It is hard being a teacher's child. Dolly Parton might reckon that work only consumes people's lives from nine till five, but if she had a teacher as a mum, she would know better. The problem is, it is not just the marking that teachers bring home from school.
As their child you are left battling their professional training, trying to coax out the compassionate parent within. It is like dealing with Robocop, except with more stickers and marginally less threat of violence. Indeed, the quality of life you live is entirely contingent on the kind of teacher you have inherited: a classroom-manager-human hybrid or the teaching equivalent of ED-209 (ruthless, efficient and... cough... unable to climb stairs).
If you are the son of an educator, it can be hard to shake off their interference: while your friends are living life like characters in Skins, your reality is locked firmly in Inbetweeners territory. I don't know which is more mortifying: the realisation that your mother has discovered the stash of lads' mags under your mattress or listening to her criticise their errant usage of the Oxford comma.
For the family Thrope, the teaching profession has come to rule our entire lives. If nature abhors a vacuum, the teaching profession does doubly so. At first it is a creeping influence, one that elicits an air of suspense akin to Hitchcock's The Birds. A stray worksheet fluttering in the wind, the odd SEN statement nestled ominously in your sock drawer. But before you know it, paperwork has come to clutter every surface of the house.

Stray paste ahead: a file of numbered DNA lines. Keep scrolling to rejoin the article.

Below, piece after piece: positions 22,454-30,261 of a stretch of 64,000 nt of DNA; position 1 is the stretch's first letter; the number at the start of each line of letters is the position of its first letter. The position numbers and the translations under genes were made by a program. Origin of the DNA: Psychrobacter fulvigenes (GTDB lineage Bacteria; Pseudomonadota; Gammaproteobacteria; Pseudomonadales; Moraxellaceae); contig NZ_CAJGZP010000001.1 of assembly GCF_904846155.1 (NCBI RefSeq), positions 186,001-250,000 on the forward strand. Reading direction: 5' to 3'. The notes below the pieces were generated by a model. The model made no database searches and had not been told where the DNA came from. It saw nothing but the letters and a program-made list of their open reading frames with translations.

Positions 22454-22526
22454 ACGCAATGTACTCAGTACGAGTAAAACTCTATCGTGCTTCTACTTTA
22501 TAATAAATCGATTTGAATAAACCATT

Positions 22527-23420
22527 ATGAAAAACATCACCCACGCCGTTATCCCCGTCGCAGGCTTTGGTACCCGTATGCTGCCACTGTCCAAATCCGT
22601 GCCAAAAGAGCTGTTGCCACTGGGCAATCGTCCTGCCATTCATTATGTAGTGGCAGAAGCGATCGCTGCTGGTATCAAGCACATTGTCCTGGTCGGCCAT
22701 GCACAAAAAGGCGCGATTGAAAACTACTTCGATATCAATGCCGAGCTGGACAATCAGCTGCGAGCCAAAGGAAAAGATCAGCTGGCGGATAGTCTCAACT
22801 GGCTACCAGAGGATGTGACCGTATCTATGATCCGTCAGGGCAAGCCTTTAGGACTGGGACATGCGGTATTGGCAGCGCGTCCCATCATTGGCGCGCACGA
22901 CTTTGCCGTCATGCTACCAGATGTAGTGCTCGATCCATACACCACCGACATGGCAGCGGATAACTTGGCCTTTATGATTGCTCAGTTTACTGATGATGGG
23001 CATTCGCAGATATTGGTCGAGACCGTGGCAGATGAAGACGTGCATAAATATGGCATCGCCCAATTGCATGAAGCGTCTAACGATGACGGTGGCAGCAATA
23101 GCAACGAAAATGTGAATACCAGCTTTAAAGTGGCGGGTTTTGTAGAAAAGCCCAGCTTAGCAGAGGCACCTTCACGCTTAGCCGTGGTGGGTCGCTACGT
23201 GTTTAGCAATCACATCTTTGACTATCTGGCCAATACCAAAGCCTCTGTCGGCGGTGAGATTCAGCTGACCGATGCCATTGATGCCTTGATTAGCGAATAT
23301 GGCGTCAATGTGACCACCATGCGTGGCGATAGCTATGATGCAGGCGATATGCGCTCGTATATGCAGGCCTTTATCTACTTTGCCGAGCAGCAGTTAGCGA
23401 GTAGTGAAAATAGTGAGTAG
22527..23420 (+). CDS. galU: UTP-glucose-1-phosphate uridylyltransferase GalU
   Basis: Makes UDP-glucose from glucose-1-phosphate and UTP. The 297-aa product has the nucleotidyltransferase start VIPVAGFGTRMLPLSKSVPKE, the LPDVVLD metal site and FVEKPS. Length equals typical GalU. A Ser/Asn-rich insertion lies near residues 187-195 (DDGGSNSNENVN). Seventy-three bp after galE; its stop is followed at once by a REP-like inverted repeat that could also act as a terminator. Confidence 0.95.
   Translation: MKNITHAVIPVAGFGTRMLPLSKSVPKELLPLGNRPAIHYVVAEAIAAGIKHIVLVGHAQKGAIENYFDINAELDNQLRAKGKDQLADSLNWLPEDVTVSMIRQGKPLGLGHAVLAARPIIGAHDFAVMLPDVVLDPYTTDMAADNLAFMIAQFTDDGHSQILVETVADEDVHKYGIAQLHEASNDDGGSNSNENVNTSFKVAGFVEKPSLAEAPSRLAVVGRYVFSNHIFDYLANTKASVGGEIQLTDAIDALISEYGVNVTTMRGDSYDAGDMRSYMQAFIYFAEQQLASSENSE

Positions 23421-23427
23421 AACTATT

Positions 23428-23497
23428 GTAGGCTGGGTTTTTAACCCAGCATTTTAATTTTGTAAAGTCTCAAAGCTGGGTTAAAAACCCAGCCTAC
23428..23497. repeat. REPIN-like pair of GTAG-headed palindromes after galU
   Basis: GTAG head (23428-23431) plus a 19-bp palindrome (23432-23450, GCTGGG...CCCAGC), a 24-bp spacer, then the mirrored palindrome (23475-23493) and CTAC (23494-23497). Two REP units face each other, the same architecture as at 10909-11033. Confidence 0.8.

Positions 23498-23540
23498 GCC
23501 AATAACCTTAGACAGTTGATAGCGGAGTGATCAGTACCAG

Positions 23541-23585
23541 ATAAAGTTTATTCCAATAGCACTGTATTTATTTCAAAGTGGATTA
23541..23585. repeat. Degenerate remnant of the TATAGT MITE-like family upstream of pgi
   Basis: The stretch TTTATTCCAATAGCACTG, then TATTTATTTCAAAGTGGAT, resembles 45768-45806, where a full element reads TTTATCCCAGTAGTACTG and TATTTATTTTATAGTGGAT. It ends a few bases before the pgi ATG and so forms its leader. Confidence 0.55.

Sadly it does not stop there. From the Gregorian chanting of times tables, to the vast mountains of dry-wipe markers, your parent's profession touches everything, even your pubescent love life.
Parents, you heard it here first: nothing is more likely to obstruct your son's progress to second base than correcting the grammar of his latest flame at the dinner table. Forget contraception and religious moralising - the best way to keep your child "safe" is a steady diet of orthography.
It is hard not to feel you are getting the raw end of the deal. As any teaching guide will tell you, a good classroom manager needs to be, above all things, consistent. Unfortunately, the same working principle is not necessarily extended to the home environment. An overworked, sleep-deprived parent is a tricky entity to tackle at the best of times, let alone one with three peer observations, a red wine hangover and certification in the more militant theories of behavioural management. Each morning a complex matrix of factors, from Year 12's coursework, to the crockery cold war in the staffroom, dictates whether you will be greeted by Julie Andrews or Emperor Palpatine over the cornflakes.
The end of term ushers in little change. As results time comes around your companions will be basking in their achievements, reaping the rewards of fiddled coursework grades and Westminster's latest education wheeze. Not so for a teacher's child: my mother took one look at my GCSEs, adjusted them against grade inflation and my school's CVA, before administering a swift thwack to my head.
But seriously, teachers, heed my warning: if you ever want grandchildren, you best lay off the orthography.
Son of Thrope is a no good, beer-swilling university student, and actual son of Ms Anne Thrope, a secondary school teacher from the north east of England. Ms Anne Thrope is away.